Selfies for Endangered Species Awareness

Woman in Times Square takes a photo of her #SaveTogether selfie on a digital billboard.
Woman in Times Square takes a photo of her #SaveTogether selfie on a digital billboard.

On May 19, Endangered Species Day, out of home (OOH) media companies across the country came together to raise awareness about protecting wildlife. In partnership with the National Geographic Society, images of species at the brink of extinction began to appear on billboards, bus shelters, in subways, and other OOH formats across the US.

Launched in Times Square, tourists and passersby snapped selfies of themselves with their favorite at-risk animal and immediately saw the images posted to digital billboards above them.

Check out the Times Square launch:

The campaign features animal pictures taken by National Geographic photographer Joel Sartore (Photo Ark). Americans are taking notice as these photos are posted in public places nationwide.

To bring awareness to the Photo Ark project and its mission to protect endangered species, people are taking selfies with the pictures and posting to social media using #SaveTogether.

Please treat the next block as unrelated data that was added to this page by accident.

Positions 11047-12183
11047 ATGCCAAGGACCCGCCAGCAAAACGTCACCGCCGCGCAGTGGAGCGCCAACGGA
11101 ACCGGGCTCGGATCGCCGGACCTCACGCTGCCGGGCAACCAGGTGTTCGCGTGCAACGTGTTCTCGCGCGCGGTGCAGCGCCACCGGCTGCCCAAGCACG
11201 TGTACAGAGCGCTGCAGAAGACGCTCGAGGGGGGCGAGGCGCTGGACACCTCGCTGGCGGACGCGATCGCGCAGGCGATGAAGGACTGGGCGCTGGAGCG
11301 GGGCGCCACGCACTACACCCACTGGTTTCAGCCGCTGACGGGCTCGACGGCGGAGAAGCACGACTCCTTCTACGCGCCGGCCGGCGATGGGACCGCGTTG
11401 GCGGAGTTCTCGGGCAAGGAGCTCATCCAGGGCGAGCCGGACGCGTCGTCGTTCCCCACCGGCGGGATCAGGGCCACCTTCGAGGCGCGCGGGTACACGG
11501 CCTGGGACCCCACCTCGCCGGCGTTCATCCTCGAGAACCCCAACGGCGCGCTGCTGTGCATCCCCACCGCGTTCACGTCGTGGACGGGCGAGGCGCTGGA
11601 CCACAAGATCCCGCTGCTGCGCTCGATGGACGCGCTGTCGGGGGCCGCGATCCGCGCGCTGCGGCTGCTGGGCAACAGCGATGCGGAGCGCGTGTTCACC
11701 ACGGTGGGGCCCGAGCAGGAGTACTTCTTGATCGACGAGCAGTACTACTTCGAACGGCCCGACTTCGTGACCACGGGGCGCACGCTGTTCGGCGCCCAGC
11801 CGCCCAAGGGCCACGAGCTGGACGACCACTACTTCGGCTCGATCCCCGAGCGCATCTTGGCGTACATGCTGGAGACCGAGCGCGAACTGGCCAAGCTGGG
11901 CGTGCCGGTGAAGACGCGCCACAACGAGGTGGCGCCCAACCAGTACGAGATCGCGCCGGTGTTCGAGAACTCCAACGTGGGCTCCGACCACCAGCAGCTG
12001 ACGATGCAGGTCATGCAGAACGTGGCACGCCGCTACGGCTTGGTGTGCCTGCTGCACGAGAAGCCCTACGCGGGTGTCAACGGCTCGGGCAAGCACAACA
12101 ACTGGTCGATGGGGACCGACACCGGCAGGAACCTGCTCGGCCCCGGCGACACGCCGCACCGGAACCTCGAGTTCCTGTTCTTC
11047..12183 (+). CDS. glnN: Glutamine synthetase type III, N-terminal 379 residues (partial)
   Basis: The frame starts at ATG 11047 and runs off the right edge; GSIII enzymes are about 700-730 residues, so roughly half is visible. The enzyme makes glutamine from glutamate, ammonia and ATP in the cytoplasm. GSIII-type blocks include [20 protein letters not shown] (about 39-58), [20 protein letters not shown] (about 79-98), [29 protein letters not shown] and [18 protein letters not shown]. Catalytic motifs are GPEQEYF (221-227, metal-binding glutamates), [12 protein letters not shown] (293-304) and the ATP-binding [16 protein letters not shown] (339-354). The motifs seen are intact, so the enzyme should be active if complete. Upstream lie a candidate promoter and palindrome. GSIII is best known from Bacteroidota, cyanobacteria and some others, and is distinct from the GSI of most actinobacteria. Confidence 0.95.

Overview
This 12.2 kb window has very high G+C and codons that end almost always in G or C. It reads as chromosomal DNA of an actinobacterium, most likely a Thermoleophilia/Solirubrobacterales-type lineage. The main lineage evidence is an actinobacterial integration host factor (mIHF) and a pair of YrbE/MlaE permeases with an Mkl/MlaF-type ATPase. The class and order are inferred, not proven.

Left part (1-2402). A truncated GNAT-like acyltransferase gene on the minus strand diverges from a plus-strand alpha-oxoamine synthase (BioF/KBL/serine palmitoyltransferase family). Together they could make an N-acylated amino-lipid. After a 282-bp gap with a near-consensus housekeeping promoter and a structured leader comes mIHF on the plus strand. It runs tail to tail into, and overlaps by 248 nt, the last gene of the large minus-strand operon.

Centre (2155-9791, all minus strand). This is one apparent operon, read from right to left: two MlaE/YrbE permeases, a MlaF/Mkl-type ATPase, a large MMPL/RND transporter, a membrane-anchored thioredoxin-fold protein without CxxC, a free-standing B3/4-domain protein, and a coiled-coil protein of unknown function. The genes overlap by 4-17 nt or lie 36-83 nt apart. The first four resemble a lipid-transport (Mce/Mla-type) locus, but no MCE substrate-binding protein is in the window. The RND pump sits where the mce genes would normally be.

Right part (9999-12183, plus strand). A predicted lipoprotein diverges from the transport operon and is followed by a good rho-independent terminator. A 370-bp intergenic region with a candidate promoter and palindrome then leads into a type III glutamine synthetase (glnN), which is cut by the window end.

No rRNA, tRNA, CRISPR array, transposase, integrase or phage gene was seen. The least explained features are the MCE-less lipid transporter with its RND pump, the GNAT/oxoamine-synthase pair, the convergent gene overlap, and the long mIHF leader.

Commuters in Boston have spotted the public service ads on bus shelters:

Chicagoans are in on the game, as well:

The Pangolin Conservation Center found this billboard in Austin:

This paddle boarder in Easton, PA, located a Koala family under a bridge in the Lehigh Valley:

A post shared by Alicia Rambo (@aliciarambo) on

This mall goer found a Coquerel’s sifaka friend:

And a Whitebacked Vulture was tagged hanging in a mall in San Francisco:

This young lady found an African Wild Dog in Brooklyn on the 4th of July:

These two red heads found each other while waiting for the bus:

This commuter had a bonding moment with a Blackfooted ferret:

This diva is offering to share her popcorn and soda with a Saint Vincent Amazon parrot:

Join the fun and the conversation. Look for Photo Ark animals in your communities, snap a selfie, and share with your followers. Be sure to use #SaveTogether. Selfies are featured on Nat Geo’s website here.

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